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Katherine’s Answer

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Lauren,

Try reaching out to the local chapters of professional organizations and ask about opportunities to job shadow. This is a valuable form of job exploration without the commitments of an internship.

Engineering in particular is such a broad field that it's worthwhile to get to understand more about the different types of engineering (civil, mechanical, electrical, computer, etc.) before transitioning into laboratory or industry internships which (rightly!) require some college training of the applicants.

While this may seem limiting or harsh to you, the truth is that engineering degrees are about learning a set of general skills, while engineering internships are about learning field-specific and job-specific software, standard procedures, and trying out typical workday tasks in a professional setting where those school principles are applied in practice.

As a civil engineer, I can say there was a huge difference between what I studied in school and what I did in my first year of practice.

If you choose to major and practice in one of the engineering disciplines that requires a P.E. (Professional Engineer) license for advancement, a four year degree is only the first step in the process.

You may also consider conducting informational interviews with engineers who work at different companies and/or in government. For example, you can ask them:

1. How/why did you choose this field?
2. What was your experience like in college?
3. Tell me about your internships.
4. What do you do in your typical day?
5. What would you do differently?
6. If I wanted to enter your field, what kinds of challenges should I expect?
7. May I email/call/follow up with you again later if I have some other questions? (If they decline, no problem, but you might end up with someone willing to be part of your long-term professional network.)

I mention reaching out to a local chapter of a national professional organization because I'm very active in my state's ASCE (American Society of Civil Engineers) chapter, and this kind of request is something I'd immediately grant, myself. The people I've met through ASCE have been invaluable sources of professional experience and guidance.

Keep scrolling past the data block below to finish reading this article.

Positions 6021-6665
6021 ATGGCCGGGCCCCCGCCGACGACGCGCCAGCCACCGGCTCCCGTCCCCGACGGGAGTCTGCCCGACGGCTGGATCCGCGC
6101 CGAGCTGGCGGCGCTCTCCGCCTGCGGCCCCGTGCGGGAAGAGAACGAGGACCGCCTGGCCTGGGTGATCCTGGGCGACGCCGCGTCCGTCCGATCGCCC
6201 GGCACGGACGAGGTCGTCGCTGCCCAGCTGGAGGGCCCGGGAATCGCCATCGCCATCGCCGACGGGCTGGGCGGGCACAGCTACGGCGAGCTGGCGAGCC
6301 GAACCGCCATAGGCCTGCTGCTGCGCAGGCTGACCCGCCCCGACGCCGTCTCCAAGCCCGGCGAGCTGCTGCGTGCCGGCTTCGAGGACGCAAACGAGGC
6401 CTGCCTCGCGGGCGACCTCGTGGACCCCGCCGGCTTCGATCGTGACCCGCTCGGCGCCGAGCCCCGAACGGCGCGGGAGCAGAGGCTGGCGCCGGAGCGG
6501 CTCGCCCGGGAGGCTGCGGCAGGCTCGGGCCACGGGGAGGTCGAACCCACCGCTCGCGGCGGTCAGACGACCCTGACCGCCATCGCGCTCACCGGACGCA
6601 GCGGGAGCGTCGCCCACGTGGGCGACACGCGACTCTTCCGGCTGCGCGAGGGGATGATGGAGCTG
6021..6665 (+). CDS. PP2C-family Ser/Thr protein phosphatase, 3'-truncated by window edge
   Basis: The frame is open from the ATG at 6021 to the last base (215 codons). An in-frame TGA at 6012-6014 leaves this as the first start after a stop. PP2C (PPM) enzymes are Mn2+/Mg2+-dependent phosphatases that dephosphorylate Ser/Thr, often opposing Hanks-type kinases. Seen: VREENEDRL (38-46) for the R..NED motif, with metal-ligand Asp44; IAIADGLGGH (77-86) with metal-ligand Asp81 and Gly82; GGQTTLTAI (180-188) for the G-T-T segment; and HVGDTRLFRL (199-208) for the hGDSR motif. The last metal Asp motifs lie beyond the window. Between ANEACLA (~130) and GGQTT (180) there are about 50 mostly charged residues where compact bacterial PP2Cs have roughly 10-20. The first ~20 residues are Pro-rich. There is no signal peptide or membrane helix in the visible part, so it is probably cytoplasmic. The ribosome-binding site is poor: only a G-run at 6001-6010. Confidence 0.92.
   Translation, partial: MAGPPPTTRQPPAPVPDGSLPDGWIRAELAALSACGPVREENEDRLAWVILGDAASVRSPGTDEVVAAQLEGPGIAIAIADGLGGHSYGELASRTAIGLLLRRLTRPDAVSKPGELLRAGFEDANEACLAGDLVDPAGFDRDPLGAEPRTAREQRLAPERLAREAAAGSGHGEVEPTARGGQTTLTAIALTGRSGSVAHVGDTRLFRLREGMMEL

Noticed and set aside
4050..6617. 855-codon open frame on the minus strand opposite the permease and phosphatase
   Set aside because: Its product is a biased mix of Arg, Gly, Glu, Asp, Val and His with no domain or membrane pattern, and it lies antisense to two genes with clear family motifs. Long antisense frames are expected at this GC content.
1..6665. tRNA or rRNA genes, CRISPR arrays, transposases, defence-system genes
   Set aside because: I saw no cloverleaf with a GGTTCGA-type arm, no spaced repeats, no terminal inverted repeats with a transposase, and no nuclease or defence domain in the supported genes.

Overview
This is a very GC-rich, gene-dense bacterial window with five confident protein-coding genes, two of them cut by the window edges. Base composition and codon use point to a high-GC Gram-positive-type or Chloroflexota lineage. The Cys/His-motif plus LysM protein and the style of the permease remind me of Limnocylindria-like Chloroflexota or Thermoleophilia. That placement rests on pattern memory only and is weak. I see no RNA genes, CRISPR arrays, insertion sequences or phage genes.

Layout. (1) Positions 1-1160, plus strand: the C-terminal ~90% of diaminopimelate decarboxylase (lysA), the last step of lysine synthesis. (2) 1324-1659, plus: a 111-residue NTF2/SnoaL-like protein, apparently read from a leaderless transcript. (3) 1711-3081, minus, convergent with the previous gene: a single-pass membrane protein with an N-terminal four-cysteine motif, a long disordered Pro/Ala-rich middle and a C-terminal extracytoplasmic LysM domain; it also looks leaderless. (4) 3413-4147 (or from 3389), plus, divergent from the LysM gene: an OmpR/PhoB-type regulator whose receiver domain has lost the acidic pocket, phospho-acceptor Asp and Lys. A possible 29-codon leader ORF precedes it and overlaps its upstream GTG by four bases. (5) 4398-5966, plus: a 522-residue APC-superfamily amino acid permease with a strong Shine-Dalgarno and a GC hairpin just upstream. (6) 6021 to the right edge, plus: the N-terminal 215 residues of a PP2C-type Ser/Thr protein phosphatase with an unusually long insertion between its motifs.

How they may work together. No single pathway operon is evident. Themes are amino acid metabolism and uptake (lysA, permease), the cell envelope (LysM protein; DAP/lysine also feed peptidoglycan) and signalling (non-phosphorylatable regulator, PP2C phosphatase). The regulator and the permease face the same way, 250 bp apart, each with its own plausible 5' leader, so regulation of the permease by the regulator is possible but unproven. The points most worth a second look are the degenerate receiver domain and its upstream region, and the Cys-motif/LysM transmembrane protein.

Rather than aiming directly for an internship, you might also try volunteering as a counselor or facilitator in a science workshop for younger children. The best way to learn information is to each someone else. This kind of teaching experience is what every mentor in your engineering career will be doing for you! Learn to be a good mentor early, yourself, and it will pay dividends throughout your life.

Katherine recommends the following next steps:

  • Contact your local or state chapters of professional engineering societies about opportunities to job shadow one of their members or talk to them for an informational interview.
  • Contact a local student chapter or 'younger members' forum and see if you can't participate in some of those activities.
  • Volunteer to be a facilitator or counselor for a science (STEM) outreach program for younger children.
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Riddhi’s Answer

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Dear Lauren,
Its great that you are showing interest as Junior. This is great time. You can always reach out and research Websites for Corporations or Research facilities in your area or online that might offer Internship opportunities, and also non-paid ones. A lot of corporations these days are doing various Volunteer STEM projects with area community schools. So they come and partner with community school. Use that opportunity to network and get contact information for the Engineers or Personnel involved in those projects. Leverage that to reach out to the HR person at that company to identify a way to get a internship, or volunteer opportunity to shadow someone. Including, join Organizations such as SWE (Society of Women Engineers), and local Engineering chapters to learn insight. Reach out and network with your friends and their parents who may be working in the field you are interested in to find career opportunities at their companies.
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Anna’s Answer

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Hey Lauren!

I think there are a lot of opportunities you can do to get some experience. Since you are in high school, I would advice getting involved in clubs with an engineering focus such as Rube Goldberg, First Robotics, or other like these. Additionally, some high schools offer more work based learning classes/ or hands on activities. In these classes, you can do a project which would give you something to talk about with future companies.

Also, I think a big part of getting an internship is all about your network. I recommend making a Linkedin and connecting with individuals in potential companies you want to work.

Anna recommends the following next steps:

  • Make a Linkedin
  • Research opportunities at your high school that are engineering focused